Swiss women strike to demand equal pay

Hundreds of thousands protest against ‘culture of sexism in everday life’

Women gather to protest in Lucerne.
 Women gather to protest in Lucerne. Photograph: Alexandra Wey/AP

Hundreds of thousands of women across Switzerland have taken to the streets to demand higher pay, greater equality and more respect, protesting that one of the world’s wealthiest countries continues to treat half its population unfairly.

Nearly 30 years after the first nationwide equal rights demonstration by Swiss women, a “purple wave” of pram marches, whistle concerts, extended lunch breaks, giant picnics and city-centre rallies took place on Friday.

“In 2019, we are still looking for equality,” Clara Almeida Lozar, one of the committee women organising the Grève des Femmes or Frauenstreik at the Swiss Federal Institute of Technology in Lausanne, told Swissinfo.

“We realise there has to be a lot more than this – the culture of sexism is part of everyday life in Switzerland, it’s invisible, and we are so used to just getting along that we hardly even notice it’s there.”

A woman protests outside a hospital in Geneva.
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 A woman protests outside a hospital in Geneva. Photograph: Martial Trezzini/AP

Switzerland lags behind many of its European neighbours in gender equality. Swiss women only got the vote in federal elections in 1971, decades after most of the western world, and until 1985 needed their husbands’ approval to work or open a bank account.

Statutory maternity leave was introduced only in in 2005, while professional women earn on average nearly 19% less than men – and 8% less with the same qualifications. According to a recent Amnesty International survey, 59% of Swiss women say they have experienced sexual harassment.

Along with broader anger over sexism and workplace inequality, many demonstrators demanded higher pay specifically for cleaners, teachers, care workers and other jobs more often performed by women.

More were expected to join the protest after 3.24pm, the hour at which organisers calculate that women taking home the average monthly wage in Switzerland should stop working in order to earn proportionately as much as men for the day.

The first national women’s strike, in 1991, was the biggest industrial action in Swiss history, with more 500,000 women walking out of their jobs to protest against discrimination a decade after sexual equality became law.

Many women feel little real progress has been made since. “I think a lot of us thought change would just happen automatically after 1991,” said Marie-Laure Fabre, a temp agency manager. “But it hasn’t and it won’t. This goes very deep; it’s structural. We’re going to have to fight for what we deserve.”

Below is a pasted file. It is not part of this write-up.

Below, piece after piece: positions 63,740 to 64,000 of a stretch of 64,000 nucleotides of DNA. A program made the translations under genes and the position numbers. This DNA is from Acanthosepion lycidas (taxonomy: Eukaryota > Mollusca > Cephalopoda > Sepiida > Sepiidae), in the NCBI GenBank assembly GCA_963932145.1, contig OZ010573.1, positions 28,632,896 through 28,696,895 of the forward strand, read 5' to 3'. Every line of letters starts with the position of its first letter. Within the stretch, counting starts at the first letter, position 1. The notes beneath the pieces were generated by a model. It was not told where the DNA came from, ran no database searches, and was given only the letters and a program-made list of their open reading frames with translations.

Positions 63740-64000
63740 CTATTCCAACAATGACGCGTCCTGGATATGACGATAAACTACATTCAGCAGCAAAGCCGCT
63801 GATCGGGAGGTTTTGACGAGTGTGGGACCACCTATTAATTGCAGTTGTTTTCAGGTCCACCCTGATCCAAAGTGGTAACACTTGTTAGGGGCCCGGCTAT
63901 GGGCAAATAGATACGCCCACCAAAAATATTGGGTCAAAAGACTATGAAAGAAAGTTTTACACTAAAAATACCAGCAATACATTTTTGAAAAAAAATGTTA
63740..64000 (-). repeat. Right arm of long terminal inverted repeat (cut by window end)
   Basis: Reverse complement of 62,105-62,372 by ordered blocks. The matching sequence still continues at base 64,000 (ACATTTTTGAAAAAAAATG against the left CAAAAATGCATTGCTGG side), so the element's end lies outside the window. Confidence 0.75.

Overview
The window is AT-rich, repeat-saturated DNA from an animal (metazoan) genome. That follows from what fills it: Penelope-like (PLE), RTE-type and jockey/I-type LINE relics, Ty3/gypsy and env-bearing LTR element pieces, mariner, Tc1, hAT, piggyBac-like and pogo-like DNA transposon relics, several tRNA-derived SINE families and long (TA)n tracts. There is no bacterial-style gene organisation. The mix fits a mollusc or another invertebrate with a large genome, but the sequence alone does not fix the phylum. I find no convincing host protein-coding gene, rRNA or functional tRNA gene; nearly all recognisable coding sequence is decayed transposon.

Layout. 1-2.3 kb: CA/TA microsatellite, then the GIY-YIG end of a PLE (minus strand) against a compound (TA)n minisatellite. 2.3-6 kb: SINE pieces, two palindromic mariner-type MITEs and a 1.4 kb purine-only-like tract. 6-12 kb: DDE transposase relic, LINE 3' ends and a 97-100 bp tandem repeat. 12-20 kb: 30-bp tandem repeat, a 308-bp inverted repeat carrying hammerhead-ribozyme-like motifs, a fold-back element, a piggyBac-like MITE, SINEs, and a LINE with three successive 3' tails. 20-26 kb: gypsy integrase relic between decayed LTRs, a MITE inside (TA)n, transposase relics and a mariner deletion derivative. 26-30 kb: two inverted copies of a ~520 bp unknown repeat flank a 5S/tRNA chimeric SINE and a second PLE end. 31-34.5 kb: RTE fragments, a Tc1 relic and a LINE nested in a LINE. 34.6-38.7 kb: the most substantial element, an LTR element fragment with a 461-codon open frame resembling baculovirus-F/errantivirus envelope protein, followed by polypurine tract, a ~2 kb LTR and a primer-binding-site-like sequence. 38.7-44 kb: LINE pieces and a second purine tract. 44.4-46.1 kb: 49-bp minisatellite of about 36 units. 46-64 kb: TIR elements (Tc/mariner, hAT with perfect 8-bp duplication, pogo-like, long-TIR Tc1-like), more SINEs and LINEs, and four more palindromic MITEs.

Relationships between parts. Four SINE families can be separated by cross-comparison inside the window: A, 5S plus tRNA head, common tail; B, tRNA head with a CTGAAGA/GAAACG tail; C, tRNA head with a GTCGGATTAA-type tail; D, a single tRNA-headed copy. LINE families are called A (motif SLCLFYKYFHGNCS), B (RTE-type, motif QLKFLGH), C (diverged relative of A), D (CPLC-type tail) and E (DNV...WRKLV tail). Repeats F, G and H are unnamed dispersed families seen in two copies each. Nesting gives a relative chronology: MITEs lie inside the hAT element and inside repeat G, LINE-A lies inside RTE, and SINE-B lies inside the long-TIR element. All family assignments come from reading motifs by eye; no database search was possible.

Events kicked off overnight, with women in Lausanne ringing the bells of the cathedral, which was lit up in purple, lighting a “bonfire of joy” on to which they threw ties and bras, and gathering early on Friday for a breakfast celebration.

Lausanne Cathedral is lit in purple, the official colour of the movement.
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 Lausanne Cathedral lit in purple, the official colour of the movement. Photograph: Denis Balibouse/Reuters

In Zurich, marchers pulled a giant pink clitoris through the city on a float, while in Basel they projected the clenched-fist feminist symbol on to the headquarters of pharmaceutical firm Roche. In Bern, parliament marked the moment with a 15-minute pause in proceedings.

“To succeed, any movement needs an emotional energy to it,” the historian Elisabeth Joris told local media. “This energy has now accumulated. There is a huge generation of young women in their 20s and 30s that now favours feminism.”

Organisers called upon women to snub housework and to boycott shops and restaurants for the day to help raise awareness about the vital social and economic contribution they make.

Women hold a protest picnic in Lausanne.
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 Women hold a protest picnic in Lausanne. Photograph: Jean-Christophe Bott/EPA

While some employers said they would not penalise women who took time off work to join the protests, and others actively supported them – including Le Temps newspaper, which left blank spaces where articles written and edited by female journalists would normally appear – many were opposed.

Several told female employees they would have to book any time off as holiday, and Switzerland’s main employers’ organisation said it was against the movement, which recent opinion polls have shown is backed by more than 63% of the population.

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